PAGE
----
Geocultural Engineering: Working with the Lenca, Part 1

October 26, 2022

We understood our work with the Lenca as working with relatives on a shared project.

The Lenca are an Indigenous people of western Honduras and eastern El Salvador that possess a rich history of Native ideas and cultural practices, from ceremony to ritual to food to architecture to art to language. Lenca communities reside in a living culture embedded with the deep forests and jungles of the sacred Lenca realm. And while we have for many generations only held limited ties to the Lenca, we know from our history that the knots between our communities are intricate. There is a long lineage of travel, cultural diffusion, and networks of relatives across the whole land where Uto-Aztecan languages connected.

In the Lenca, we recognized ourselves.

We were invited by the Lenca to participate in the process of cultural reconstruction. When we arrived in western Honduras, we came together with Lenca people from many different communities across the region with other Indigenous people invited from Colombia and Mexico to reconstruct the Lenca's traditional sun ceremony. Our team included our Chief Executive Officer, Brian Melendez, who serves his Tribe as a spiritual leader and Sundance Chief; Orlando Ortiz, a Purépecha artist and member of the Board of Directors for our organization; Bruce Sanchez Jr., a Shoshone-Paiute community organizer and ceremonial singer; and Mike Carson, a wellness practitioner and sexual health educator.

We understood our work with the Lenca as working with relatives on a shared project. Like us, the Lenca had dealt with the same profound burden of genocide at the hands of conquerors. Their sacred land has been colonized by the Spaniards, which was the same conquering force that encroached on Paiute land before the U.S. military. Long before that, the Lenca and Nevada Natives were tied with the threads of familial and cultural exchange. While this was a historic moment for all of our communities, we were not unknown to one another. The practice of convening with the Lenca was reconnecting with relatives across the great gap of settler-imposed time.

Working together was brand new in our lifetime, not in our culture.

To revitalize this connection, we needed an attitude of reciprocation. That is very different from a transaction. “If you have come to help me, you are wasting your time," said Lilla Watson and other Indigenous organizers of the 1970s occupations and anti-apartheid movement in Australia, "[but] if you have come because your liberation is bound up with mine, then let us work together.” It might be tempting to understand this quote as transactional, but that would miss the point entirely. Reciprocation is the defining feature. The success of the Lenca in reconstructing their culture depends on us reconstructing ours and vice versa. We help one another to become ourselves. There is no transactional language in the world that makes someone care about the other's self-actualization, but there is a reciprocal way of relating to each other and the land that is key to constructing Indigenous futures.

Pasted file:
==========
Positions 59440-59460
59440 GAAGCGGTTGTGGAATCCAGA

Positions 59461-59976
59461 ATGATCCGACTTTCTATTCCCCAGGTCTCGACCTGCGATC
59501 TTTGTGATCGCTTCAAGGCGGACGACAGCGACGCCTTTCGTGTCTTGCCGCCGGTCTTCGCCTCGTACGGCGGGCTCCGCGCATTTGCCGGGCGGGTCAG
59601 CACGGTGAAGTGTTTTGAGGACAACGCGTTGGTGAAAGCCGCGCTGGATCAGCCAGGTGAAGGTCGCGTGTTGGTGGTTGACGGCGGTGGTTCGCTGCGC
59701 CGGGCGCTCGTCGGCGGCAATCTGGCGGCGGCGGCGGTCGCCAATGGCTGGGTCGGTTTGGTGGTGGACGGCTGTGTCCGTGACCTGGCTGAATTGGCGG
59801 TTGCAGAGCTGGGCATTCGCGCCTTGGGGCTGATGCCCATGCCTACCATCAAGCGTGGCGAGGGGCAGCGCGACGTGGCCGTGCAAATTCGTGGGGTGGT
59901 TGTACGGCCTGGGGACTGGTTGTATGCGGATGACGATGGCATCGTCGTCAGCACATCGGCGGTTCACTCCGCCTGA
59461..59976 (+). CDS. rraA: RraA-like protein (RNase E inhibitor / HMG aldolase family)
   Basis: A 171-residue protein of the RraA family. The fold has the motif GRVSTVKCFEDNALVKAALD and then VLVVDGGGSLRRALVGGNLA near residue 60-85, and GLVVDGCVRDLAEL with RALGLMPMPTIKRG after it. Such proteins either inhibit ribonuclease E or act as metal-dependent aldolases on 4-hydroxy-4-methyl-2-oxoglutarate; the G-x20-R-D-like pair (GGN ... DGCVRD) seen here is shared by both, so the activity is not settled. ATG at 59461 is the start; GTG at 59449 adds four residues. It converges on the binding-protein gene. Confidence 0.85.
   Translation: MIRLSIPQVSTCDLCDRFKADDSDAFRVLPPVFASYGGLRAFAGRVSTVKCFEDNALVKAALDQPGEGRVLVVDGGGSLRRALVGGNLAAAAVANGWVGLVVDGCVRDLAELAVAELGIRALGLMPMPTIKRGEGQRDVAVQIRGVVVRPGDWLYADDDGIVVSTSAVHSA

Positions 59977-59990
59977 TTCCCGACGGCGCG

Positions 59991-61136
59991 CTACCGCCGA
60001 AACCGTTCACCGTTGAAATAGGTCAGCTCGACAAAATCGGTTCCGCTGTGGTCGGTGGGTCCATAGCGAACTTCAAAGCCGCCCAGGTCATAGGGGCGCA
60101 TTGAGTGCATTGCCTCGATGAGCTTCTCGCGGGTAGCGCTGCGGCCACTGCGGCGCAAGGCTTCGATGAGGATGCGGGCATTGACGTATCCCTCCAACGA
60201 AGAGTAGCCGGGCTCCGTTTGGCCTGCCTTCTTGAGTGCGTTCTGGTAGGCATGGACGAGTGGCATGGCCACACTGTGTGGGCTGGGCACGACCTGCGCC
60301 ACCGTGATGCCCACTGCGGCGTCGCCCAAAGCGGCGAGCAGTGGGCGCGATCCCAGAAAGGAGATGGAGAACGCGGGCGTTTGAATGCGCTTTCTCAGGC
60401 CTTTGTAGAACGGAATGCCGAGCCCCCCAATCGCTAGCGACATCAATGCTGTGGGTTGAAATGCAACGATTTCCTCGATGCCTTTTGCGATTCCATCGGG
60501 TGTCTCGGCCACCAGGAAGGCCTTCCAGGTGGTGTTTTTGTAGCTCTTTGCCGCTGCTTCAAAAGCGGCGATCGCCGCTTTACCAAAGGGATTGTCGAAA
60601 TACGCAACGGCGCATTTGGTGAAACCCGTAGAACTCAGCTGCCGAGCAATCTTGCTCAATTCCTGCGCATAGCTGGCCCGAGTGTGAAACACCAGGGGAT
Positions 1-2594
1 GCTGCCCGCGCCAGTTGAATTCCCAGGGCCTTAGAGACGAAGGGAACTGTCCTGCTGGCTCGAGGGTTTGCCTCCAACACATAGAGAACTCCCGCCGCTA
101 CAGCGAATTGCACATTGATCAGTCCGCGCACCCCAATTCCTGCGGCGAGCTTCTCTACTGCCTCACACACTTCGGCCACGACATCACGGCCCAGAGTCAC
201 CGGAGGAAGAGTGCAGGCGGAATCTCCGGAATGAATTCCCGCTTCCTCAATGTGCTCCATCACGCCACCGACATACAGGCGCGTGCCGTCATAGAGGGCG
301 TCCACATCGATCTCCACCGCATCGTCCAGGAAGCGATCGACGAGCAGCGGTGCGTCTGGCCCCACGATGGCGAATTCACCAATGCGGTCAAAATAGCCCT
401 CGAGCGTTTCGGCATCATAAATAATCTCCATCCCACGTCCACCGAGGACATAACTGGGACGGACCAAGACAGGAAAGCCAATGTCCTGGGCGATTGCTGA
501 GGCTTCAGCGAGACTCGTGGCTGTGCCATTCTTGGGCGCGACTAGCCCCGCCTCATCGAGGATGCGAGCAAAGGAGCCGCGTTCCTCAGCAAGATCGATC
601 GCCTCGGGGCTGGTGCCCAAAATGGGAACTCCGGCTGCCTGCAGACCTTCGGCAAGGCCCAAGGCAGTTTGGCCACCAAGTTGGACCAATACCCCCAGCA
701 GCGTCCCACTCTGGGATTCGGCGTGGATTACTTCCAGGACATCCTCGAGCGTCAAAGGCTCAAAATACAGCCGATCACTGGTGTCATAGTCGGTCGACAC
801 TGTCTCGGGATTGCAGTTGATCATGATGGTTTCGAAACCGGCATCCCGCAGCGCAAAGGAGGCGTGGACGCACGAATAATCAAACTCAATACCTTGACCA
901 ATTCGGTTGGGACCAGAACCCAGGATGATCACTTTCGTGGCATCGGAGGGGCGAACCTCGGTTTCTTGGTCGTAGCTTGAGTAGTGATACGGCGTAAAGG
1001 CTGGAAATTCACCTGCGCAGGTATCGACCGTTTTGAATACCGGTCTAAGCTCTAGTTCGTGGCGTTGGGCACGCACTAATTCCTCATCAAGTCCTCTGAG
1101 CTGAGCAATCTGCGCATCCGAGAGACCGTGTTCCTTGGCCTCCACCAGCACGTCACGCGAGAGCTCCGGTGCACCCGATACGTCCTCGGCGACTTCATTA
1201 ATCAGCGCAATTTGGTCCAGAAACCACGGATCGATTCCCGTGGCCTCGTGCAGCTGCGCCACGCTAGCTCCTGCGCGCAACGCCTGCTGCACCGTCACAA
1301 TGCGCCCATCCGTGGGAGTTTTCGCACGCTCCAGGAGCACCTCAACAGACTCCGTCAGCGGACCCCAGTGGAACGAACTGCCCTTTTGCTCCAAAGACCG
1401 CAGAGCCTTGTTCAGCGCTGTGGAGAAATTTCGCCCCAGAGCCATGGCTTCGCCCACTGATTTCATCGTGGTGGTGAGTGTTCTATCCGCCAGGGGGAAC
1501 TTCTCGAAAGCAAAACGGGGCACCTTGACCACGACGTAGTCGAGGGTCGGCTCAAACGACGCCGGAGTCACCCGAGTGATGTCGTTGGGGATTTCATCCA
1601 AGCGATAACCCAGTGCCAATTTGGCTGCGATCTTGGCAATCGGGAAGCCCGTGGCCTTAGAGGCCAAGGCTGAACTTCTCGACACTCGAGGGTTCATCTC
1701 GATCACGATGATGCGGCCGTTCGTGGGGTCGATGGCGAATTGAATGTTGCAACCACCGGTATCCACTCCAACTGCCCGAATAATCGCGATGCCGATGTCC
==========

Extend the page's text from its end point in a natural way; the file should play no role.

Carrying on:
Geocultural engineering with the Lenca gave the Lenca the power to recreate culture in only a few years when it may have taken a generation. In Nevada, our community development is thirty to forty years behind similar Tribal communities in the United States. We have been working to reconstruct our cultures for a generation. But while we strove over decades to reconstruct our Tribal culture, adapting old beliefs for what works in our community, we learned a lot. We shared that information with the Lenca, so they only need to take half as much time as we did to develop their community in the way that works for them.

Through geocultural engineering, we can speed up a process that may otherwise take a generation. Of course, the culture we recreate will change and adapt and evolve. Geocultural engineering just plants the seed, establishing the physical space to try out what works, to live into the future the community envisions.

But the children who grow with reconstructed culture, who become themselves inside its vines, who will dream and change within the cultural practices we create, will be its benefactors. They will benefit from geocultural engineering. They will reap the rewards of community development. The final product of geocultural engineering will not – cannot – be felt until children live out the fulfilled dream and change it for themselves. People will be born into reconstructed culture and understand it in complex ways we cannot. They will express its depths in ways we can't sense. And they will perform and adapt it to new times, times we cannot yet imagine.

Geocultural engineering just makes it possible to attain the dream in their lifetime, not the next.